algorithmic trading, automated trading system, banking crisis, bash_history, Bernie Madoff, butterfly effect, buttonwood tree, buy and hold, Chuck Templeton: OpenTable:, cloud computing, collapse of Lehman Brothers, computerized trading, creative destruction, Donald Trump, fixed income, Flash crash, Francisco Pizarro, Gordon Gekko, Hibernia Atlantic: Project Express, High speed trading, Joseph Schumpeter, latency arbitrage, Long Term Capital Management, Mark Zuckerberg, market design, market microstructure, pattern recognition, pets.com, Ponzi scheme, popular electronics, prediction markets, quantitative hedge fund, Ray Kurzweil, Renaissance Technologies, Sergey Aleynikov, Small Order Execution System, South China Sea, Spread Networks laid a new fibre optics cable between New York and Chicago, stealth mode startup, stochastic process, transaction costs, Watson beat the top human players on Jeopardy!, zero-sum game

Since there were only twenty slots on the cable, any firm that had a slot had a distinct edge over every competitor that didn’t. Welcome to the new level playing field of high-frequency trading. The phenomenon wasn’t confined to the United States—it was going global. In October 2010, just months after Spread Networks plugged into Nasdaq, fiber-optic companies Hibernia Atlantic, based in Summit, New Jersey, and Huawai Marine Networks, of Tianjin, China, announced a plan to lay the first transatlantic fiber-optic cable built in a decade, a half-billion-dollar project that was projected to cut five milliseconds off trades between New York and London. Once complete, the three-thousand-mile cable would stretch from Halifax, Nova Scotia, across the North Atlantic to Somerset, England. As with the Spread Networks cable, the route would be shorter than other cable providers had used because it would cross shallow waters, where cable can be damaged by everything from fishing trawlers to sharks, which are attracted by the line’s electricity.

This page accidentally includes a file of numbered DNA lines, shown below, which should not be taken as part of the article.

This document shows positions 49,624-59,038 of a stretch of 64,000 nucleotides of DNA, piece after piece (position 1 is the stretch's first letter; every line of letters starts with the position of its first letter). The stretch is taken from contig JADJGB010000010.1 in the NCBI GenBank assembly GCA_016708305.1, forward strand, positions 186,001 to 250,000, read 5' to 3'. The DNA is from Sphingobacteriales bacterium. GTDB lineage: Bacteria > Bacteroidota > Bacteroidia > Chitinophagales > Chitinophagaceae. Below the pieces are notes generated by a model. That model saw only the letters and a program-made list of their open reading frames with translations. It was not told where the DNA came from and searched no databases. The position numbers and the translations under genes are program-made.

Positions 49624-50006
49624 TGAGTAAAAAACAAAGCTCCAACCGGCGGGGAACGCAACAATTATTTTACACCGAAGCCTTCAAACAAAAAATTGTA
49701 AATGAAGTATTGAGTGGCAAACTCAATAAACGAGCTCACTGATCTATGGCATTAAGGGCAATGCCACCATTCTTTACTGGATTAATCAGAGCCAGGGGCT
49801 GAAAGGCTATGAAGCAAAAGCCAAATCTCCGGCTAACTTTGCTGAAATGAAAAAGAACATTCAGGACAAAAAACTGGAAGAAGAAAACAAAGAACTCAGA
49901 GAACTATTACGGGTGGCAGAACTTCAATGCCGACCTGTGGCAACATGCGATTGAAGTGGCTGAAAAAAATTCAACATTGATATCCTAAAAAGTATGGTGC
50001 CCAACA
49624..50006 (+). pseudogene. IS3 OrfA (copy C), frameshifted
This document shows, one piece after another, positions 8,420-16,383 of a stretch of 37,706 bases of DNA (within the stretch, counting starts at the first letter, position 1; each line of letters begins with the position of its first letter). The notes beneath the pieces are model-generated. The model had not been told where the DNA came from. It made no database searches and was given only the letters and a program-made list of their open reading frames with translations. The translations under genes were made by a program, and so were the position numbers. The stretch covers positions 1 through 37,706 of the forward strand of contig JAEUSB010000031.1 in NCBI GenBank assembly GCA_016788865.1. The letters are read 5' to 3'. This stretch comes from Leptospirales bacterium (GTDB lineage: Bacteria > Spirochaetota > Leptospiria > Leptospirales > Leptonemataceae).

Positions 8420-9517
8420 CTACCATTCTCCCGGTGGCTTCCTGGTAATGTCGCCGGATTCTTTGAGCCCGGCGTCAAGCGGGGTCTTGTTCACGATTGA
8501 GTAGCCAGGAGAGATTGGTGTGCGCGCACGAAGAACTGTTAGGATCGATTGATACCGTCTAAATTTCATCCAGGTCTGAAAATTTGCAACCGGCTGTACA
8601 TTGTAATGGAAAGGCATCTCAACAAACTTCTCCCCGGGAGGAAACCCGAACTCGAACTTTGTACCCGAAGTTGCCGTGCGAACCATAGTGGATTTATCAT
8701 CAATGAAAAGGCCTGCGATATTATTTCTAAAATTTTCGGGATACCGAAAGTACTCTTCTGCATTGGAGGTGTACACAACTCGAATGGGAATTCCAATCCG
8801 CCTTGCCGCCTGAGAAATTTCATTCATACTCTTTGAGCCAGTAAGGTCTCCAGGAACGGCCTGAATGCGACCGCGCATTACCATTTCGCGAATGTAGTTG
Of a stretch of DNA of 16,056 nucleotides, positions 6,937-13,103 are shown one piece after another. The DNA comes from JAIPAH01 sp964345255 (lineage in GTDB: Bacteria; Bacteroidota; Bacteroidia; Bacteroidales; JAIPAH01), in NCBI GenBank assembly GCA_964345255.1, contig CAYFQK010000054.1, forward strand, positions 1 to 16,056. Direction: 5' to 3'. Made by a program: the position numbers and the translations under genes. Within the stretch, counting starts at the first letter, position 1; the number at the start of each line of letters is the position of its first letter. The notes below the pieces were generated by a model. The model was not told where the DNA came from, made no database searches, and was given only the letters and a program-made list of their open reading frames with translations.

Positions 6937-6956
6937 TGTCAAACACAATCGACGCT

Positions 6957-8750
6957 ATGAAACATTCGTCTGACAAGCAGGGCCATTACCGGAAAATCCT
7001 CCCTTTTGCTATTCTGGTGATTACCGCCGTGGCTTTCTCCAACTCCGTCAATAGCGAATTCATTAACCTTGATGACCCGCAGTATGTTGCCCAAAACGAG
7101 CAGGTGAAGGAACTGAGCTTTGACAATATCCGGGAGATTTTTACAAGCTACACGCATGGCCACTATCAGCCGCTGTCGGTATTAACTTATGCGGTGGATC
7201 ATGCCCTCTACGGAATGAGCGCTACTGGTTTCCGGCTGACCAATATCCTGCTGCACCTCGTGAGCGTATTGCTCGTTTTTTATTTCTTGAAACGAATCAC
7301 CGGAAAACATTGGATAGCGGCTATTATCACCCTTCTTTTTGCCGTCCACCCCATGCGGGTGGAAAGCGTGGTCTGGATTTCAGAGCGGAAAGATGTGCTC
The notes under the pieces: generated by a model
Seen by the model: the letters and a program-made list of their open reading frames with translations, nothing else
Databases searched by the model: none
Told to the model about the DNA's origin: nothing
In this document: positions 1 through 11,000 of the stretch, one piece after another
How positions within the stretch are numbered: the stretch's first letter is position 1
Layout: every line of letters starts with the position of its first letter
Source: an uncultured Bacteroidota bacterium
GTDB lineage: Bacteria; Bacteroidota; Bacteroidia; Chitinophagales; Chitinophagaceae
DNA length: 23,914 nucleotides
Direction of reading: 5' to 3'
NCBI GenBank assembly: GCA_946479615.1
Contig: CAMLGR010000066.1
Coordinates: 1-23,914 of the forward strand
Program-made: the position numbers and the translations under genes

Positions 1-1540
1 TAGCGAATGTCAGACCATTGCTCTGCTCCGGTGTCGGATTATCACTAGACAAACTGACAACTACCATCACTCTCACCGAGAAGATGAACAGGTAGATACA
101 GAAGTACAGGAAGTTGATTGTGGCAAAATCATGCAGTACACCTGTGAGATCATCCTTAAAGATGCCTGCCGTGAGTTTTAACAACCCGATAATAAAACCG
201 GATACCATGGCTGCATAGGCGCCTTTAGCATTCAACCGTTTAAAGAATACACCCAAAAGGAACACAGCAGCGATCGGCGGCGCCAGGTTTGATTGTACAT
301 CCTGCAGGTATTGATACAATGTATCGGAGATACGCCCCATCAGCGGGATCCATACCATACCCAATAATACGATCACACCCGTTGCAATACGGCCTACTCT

In a 1999 e-mail exchange with a Wired reporter—the programmer would communicate with reporters only through e-mail, and he never consented to have a photo taken for a single article—he expressed a powerful aversion to celebrity. “Any story about Island should not include a picture of me and any story about me will not enjoy my cooperation,” he wrote. “I have learned the hard way that I do not want to be a famous person and I will do anything in my power to prevent it.” While Levine hadn’t racked up the hundreds of millions pocketed by Citron and Maschler, he’d fared well enough. In 2004, he paid $3.75 million in cash for a vacant thirteen-thousand-square-foot five-story brick warehouse on historic Water Street in lower Manhattan. The 1830s Greek Revival building became his new home, doubling as a laboratory where he could pursue projects such as his solar-power system-in-a-box concept. In the next few years, Levine would construct a field of solar panels in the land surrounding an upstate New York retreat.

Trading Machines was his best shot at the big time—running his own fund, building a trading empire to span the globe. He’d planned to use his windfall to fund research efforts to combat genocide, a long-held dream that went back to his grandparents’ narrow escape from Poland after the Nazi invasion of 1939. Bodek had already helped fund one of the earliest Darfur information projects in 2003 and had spent more than $100,000 on projects to intervene in atrocities around the world. But he wanted to do much more. Then the Machine stopped working, and Bodek channeled every bit of his brain power toward fixing it. Like the obsessive mathematician in the movie Pi, he shut out all distractions, including his own family, and dove into the data. He even stopped driving the Batmobile, promising himself he’d use it again when he’d solved the mystery.